Sometimes the gods hand you a person that takes you to another world. American stylist Annette Joseph (who I interviewed here) did this recently when she introduced me to the work of Brian Flynn, an interior designer, TV host and editor-in-chief at Decor Demon.
Which five words best describe you? Nimble-witted, productive, optimistic, colorful and unsatisfied.
How did you get your start in design and what path have you taken since? As a strapped-for-cash TV production student, I'd spend weekends collecting discarded furniture from curbsides. Refinishing lessons from watching Australian shows such as The Block and American shows such as This Old House and Trading Spaces resulted in monthly garage sales where I'd sell my newly revamped pieces for cash to pay tuition. While directing student film projects, I took an interest in set decorating and design. It got to a point where I would redesign my own rental house to fit the look of whatever project I was working on. After school I took behind-the-scenes job on the American version of The Block and stateside series called Surprise by Design [Discovery Channel]. About four makeover programs later, I became on-air design talent myself on a TBS series called Movie & a Makeover. Now in 2010, I'm taking all my design skills and TV experience online in the form of decordemon.com which is packed with editorial design print and video content for both women AND men.
What advice would you give to those who want to work in your industry? Advice for working in my INDUSTRIES, that is! My path led me to two of the most cutthroat creative fields on earth: TV and design. First of all, breaking into television is nearly impossible unless you know someone OR are willing to work for free. Since I didn't know anyone, I took the unpaid labor route for a good six months in my mid-twenties. By 4:30am I would be zipping along the interstate en route to makeover locations in my trusty red Honda Civic knowing I wouldn't rest my eyes against the soft cotton pillow again until well after midnight. ADVICE? Check your ego at the door and get ready to get coffee, take out trash and sponge every skill you can from your boss and peers. People will notice your observation and listening skills and see your work ethic. This will lead to climbing the ladder quickly if you learn to be all business and only give your creative input when truly asked. As far as breaking into design is concerned, I believe you have to spend YEARS finding your voice before you put yourself out there. ADVICE? Think of your design style or theory as a Hollywood movie pitch. Sell your style to others in only ONE SENTENCE. It's actually VERY hard to do. What's my sentence? "A sophisticated, fun and tailored mashup of eras strongly influenced by color and textiles with both masculine AND feminine characteristics".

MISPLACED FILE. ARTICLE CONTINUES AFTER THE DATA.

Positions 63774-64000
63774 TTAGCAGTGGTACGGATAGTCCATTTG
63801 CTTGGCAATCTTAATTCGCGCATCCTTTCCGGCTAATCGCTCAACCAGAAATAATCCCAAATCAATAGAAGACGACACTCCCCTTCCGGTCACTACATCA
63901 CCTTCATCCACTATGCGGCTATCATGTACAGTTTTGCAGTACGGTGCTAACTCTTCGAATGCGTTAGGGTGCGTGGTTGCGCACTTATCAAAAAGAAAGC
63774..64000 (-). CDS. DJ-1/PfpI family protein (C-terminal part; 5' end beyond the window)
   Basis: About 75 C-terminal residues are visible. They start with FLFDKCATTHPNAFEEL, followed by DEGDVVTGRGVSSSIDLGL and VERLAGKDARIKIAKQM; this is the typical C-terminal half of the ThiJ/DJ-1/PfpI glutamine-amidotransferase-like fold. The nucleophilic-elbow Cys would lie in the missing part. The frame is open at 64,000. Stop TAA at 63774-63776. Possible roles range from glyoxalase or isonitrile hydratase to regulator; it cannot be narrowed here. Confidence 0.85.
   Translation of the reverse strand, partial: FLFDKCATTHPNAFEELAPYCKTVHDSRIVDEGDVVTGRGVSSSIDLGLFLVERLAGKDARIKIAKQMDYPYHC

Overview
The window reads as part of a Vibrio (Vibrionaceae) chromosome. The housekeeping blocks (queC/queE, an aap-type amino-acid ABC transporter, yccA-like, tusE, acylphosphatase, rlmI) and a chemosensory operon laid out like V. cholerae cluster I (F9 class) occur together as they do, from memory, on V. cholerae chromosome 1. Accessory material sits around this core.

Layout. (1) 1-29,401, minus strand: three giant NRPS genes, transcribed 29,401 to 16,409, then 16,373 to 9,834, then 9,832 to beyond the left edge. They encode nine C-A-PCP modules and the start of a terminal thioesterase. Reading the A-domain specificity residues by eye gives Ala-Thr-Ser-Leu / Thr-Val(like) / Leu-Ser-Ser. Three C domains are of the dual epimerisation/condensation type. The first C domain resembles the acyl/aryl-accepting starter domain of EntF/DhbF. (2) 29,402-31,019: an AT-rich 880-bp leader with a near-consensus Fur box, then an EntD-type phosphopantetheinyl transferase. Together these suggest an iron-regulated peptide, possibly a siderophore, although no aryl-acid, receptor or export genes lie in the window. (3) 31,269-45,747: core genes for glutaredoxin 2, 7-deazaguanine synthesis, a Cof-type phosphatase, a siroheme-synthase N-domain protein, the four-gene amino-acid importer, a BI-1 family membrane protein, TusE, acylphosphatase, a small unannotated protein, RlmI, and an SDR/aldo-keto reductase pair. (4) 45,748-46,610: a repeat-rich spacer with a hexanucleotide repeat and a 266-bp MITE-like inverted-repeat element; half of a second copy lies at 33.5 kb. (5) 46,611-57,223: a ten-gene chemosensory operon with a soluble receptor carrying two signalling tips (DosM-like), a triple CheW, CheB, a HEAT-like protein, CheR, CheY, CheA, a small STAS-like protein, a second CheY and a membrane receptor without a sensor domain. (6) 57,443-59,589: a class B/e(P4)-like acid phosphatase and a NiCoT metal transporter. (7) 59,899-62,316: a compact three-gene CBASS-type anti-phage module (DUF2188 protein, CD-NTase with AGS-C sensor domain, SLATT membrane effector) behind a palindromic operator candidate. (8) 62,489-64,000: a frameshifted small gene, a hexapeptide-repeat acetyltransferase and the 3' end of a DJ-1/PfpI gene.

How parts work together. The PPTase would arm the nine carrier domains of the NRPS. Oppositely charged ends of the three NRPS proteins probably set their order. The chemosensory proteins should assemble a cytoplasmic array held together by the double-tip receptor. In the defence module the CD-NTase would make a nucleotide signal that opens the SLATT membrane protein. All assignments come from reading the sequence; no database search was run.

What’s your proudest career achievement? Overall, I'm most proud of Decor Demon. Being able to reach people from America to Europe to Australia is very freeing. I'm used to working in the parameters of branding both for TV networks as well as magazine images. Many times my ideas or spaces were not "on brand" end ended up in a state of decorating purgatory. But now that I have my own space online both for imagery AND a webseries, I get to bring my vision to life 100% of the time. The only drawback? It's on my own dime! Ouch!
What has been your best decision? My best decision as a designer has been to have all of my spaces professionally photographed. Is this affordable? Most of the time, no. But it has allowed me to look at the evolution of my work to decide what works and what needs work. It's also great to be able to have a visual record of everything you've done captured to the best of its photographic ability. Be sure and hire an INTERIORS PHOTOGRAPHER when shooting your work. Why? Its a specialty which requires knowledge of certain angles and lighting techniques. A good interiors photographer can capture your work in a fantastical way that immortalizes your hard work.
Who inspires you? Film directors with strong visual styles and production designers. Stanley Kubrick is my idol. The sets in his films were just as relevant to the story or mood as the characters and script. Nancy Meyers [Somethings Gotta Give, The Holiday, It's Complicated] is another one out there working today. She and her production designer and set decorator truly create settings that feel like an extension of the character.
What are you passionate about? Learning.
Which person, living or dead, would you most like to meet? Meryl Streep & Cate Blanchett.
What dream do you still want to fulfill? I would love to work as a set designer on a motion picture.
What are you reading? Decor Demon, duh? Ha! As far as books are concerned, Hue by Kelly Wearstler.
images courtesy of brian flynn